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    South Asia
     Jan 22, '14

Pakistan a land of institutionalized anarchy
By Deedar Hussain Samejo

Speaking Freely is an Asia Times Online feature that allows guest writers to have their say. Please click here if you are interested in contributing.

Pakistan has become a country whose people have lost all empathy. They see suppression as a tool to gain unfair advantages over underprivileged sections of society. Last year, Pakistan recorded 83 polio cases compared to 57 in 2012, and 1.5 million children are at risk. Since the polio vaccination ban by militants in tribal areas, at least 30 people, including polio workers, have been killed in Taliban-led attacks for administrating the polio vaccine.

Polio cases constitute only a segment of society's misery. There

are many other serious issues; for example, 42% of the world's underage married girls live in Pakistan. In rural areas, courting is prohibited, and marriage based on love is against tradition.

Ours is a society where the supreme rule is "might is right", injustice is a social norm and the provision of fundamental rights is a distant dream. Women suffer at the hands of their male relatives at home and sometimes even at the hands of the state, given parliament's failure to pass the Domestic Violence Bill to protect women. Being female is a dangerous thing in Pakistan.

Children do not go to schools; they must work to feed their families. Hapless peasants are abused, beaten and sometimes killed in the fields by landowners. They are too afraid and oppressed to demand self-determination and freedom. In major cities, the population lives under the constant threat of militant attacks and disappearances carried out by the intelligence agencies.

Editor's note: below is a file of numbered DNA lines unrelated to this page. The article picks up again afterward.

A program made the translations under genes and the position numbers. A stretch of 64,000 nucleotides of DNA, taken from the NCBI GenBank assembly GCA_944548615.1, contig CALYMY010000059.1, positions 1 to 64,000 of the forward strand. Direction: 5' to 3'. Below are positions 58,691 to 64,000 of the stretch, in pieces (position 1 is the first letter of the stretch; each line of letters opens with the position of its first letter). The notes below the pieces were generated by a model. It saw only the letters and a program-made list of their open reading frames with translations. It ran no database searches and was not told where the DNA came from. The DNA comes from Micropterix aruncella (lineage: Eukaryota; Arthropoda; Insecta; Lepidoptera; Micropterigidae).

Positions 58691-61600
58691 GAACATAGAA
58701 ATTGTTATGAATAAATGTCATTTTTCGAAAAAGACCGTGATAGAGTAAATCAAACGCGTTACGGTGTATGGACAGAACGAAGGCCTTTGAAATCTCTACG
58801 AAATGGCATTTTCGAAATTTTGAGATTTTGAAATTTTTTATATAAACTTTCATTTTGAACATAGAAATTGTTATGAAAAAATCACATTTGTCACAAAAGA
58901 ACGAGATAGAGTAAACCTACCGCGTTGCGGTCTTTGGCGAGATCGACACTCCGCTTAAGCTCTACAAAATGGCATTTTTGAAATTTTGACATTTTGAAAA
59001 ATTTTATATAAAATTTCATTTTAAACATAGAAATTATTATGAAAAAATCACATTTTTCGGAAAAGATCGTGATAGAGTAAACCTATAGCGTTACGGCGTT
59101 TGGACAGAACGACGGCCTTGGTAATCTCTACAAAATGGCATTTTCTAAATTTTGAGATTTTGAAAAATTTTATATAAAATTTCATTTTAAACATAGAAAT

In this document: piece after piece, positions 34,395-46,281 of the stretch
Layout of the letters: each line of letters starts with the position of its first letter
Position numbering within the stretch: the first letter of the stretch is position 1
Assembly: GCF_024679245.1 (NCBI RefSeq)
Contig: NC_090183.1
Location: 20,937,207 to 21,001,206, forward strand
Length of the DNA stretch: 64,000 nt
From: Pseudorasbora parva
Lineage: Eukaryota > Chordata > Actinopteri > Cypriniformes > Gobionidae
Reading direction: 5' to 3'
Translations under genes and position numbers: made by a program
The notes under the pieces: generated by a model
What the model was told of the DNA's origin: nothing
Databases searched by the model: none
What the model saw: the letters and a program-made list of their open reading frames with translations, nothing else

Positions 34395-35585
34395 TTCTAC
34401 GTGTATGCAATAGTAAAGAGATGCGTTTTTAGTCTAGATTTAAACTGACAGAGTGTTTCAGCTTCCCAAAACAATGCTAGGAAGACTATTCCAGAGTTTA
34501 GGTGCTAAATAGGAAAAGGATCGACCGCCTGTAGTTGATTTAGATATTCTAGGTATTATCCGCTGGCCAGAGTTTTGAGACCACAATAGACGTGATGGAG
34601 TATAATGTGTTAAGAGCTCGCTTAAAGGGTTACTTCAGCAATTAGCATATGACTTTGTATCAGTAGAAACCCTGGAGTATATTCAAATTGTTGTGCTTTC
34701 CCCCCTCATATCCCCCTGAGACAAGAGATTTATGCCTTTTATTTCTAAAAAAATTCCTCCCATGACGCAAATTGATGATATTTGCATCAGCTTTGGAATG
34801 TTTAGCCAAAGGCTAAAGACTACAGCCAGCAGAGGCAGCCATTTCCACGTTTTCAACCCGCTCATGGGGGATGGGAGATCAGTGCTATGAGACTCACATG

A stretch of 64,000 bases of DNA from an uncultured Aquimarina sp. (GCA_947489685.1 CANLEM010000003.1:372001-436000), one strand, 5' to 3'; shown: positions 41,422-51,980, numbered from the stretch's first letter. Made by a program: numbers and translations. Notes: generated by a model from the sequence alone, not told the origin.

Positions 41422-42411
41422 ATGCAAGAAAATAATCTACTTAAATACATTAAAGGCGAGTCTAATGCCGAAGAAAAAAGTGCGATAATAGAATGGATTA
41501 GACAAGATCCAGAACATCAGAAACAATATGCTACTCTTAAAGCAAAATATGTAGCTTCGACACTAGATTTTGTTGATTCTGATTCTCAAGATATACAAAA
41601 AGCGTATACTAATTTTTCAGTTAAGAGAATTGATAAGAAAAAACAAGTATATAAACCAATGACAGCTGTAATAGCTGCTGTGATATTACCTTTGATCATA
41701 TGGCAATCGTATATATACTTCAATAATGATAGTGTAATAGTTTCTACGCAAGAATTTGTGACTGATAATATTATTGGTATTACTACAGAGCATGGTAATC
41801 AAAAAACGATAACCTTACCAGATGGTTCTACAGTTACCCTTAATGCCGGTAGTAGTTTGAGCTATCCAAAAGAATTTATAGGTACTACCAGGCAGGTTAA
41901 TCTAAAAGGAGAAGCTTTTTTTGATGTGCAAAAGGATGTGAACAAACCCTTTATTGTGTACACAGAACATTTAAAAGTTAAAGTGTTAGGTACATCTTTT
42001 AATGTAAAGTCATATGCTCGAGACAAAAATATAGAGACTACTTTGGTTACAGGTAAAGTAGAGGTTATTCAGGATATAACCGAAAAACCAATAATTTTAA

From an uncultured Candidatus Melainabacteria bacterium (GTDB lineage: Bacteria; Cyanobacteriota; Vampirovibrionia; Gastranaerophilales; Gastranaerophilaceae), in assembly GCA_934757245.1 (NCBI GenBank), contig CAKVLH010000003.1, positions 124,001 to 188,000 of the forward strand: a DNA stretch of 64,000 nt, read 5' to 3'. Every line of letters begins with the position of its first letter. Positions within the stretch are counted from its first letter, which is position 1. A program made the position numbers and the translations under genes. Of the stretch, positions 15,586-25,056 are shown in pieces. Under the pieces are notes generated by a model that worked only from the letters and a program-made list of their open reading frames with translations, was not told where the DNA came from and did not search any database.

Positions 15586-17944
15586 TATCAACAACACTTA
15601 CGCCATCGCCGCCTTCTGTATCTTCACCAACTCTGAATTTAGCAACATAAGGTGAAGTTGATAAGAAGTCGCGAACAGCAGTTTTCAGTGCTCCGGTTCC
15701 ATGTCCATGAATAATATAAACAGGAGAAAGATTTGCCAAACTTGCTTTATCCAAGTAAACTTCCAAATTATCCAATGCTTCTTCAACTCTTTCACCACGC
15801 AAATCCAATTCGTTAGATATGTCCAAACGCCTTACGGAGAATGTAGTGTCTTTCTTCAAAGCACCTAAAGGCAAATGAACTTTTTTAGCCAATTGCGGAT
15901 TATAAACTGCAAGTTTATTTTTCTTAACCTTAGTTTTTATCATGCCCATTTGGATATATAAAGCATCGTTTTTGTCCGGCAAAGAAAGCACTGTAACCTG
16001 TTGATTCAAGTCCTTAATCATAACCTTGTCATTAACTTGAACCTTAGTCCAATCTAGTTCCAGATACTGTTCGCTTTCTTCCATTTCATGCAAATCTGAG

Who is responsible for this state of affairs? Our educational system? The judicial system? Culture? Or parliament?

In fact all, individually or collectively, are responsible for the present state of affairs in one way or other. Pakistan is one of the world's lowest-spending countries on education, allocating to it below 2.5% of its gross domestic product. The inadequate and flawed educational system is unable to equip the young with the skills to meet present-day needs and demand. The country is home to 25 million children who aren't going to school.

The corrupt judicial system, especially the criminal justice system, is failing to put perpetrators of crime and terrorists behind bars. People turn to the tribal justice system to get cheap and speedy justice. Around 1.4 million cases are pending in moribund courts. Our demoralized culture is being kept hostage by a handful of religious fanatics. Honor killings and torture have become part of that culture. Our moral and social values continue to degenerate to an all time low.

Our incompetent, corrupt elected representatives are incapable of developing an effective "checks and balances system" to monitor the state organs. They believe that ensuring a proper provision of basic social services to citizens is not their obligation. Ironically, many are part of the criminal system. The politicization of every issue has deteriorated the capability of already fragile and dysfunctional institutions.